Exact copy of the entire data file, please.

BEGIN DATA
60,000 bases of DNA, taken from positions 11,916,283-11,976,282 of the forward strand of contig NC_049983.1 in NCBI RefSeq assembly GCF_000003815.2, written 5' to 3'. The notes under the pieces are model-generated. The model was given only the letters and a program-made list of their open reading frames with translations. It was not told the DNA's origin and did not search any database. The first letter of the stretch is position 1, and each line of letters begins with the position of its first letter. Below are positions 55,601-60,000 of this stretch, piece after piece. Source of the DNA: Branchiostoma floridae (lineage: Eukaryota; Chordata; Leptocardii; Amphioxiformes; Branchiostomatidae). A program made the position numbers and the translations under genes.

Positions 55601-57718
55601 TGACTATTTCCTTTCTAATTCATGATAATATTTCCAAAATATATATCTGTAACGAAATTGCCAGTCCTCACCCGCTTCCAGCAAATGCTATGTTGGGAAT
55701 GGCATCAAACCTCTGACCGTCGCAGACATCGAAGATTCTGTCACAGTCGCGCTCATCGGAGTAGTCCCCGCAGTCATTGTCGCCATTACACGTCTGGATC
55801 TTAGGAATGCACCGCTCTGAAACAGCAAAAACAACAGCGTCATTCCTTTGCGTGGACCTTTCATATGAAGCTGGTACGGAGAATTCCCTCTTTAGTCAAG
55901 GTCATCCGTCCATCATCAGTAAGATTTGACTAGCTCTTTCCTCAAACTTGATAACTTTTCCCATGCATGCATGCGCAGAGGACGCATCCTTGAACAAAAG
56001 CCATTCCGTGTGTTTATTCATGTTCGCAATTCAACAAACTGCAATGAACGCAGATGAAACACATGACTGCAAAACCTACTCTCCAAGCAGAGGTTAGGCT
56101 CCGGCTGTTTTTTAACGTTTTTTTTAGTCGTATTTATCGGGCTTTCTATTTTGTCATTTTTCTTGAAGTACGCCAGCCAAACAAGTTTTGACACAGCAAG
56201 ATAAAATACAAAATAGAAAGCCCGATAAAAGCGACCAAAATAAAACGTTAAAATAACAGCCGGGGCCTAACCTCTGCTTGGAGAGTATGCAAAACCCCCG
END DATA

60,000 bases of DNA, taken from positions 11,916,283-11,976,282 of the forward strand of contig NC_049983.1 in NCBI RefSeq assembly GCF_000003815.2, written 5' to 3'. The notes under the pieces are model-generated. The model was given only the letters and a program-made list of their open reading frames with translations. It was not told the DNA's origin and did not search any database. The first letter of the stretch is position 1, and each line of letters begins with the position of its first letter. Below are positions 55,601-60,000 of this stretch, piece after piece. Source of the DNA: Branchiostoma floridae (lineage: Eukaryota; Chordata; Leptocardii; Amphioxiformes; Branchiostomatidae). A program made the position numbers and the translations under genes.

Positions 55601-57718
55601 TGACTATTTCCTTTCTAATTCATGATAATATTTCCAAAATATATATCTGTAACGAAATTGCCAGTCCTCACCCGCTTCCAGCAAATGCTATGTTGGGAAT
55701 GGCATCAAACCTCTGACCGTCGCAGACATCGAAGATTCTGTCACAGTCGCGCTCATCGGAGTAGTCCCCGCAGTCATTGTCGCCATTACACGTCTGGATC
55801 TTAGGAATGCACCGCTCTGAAACAGCAAAAACAACAGCGTCATTCCTTTGCGTGGACCTTTCATATGAAGCTGGTACGGAGAATTCCCTCTTTAGTCAAG
55901 GTCATCCGTCCATCATCAGTAAGATTTGACTAGCTCTTTCCTCAAACTTGATAACTTTTCCCATGCATGCATGCGCAGAGGACGCATCCTTGAACAAAAG
56001 CCATTCCGTGTGTTTATTCATGTTCGCAATTCAACAAACTGCAATGAACGCAGATGAAACACATGACTGCAAAACCTACTCTCCAAGCAGAGGTTAGGCT
56101 CCGGCTGTTTTTTAACGTTTTTTTTAGTCGTATTTATCGGGCTTTCTATTTTGTCATTTTTCTTGAAGTACGCCAGCCAAACAAGTTTTGACACAGCAAG
56201 ATAAAATACAAAATAGAAAGCCCGATAAAAGCGACCAAAATAAAACGTTAAAATAACAGCCGGGGCCTAACCTCTGCTTGGAGAGTATGCAAAACCCCCG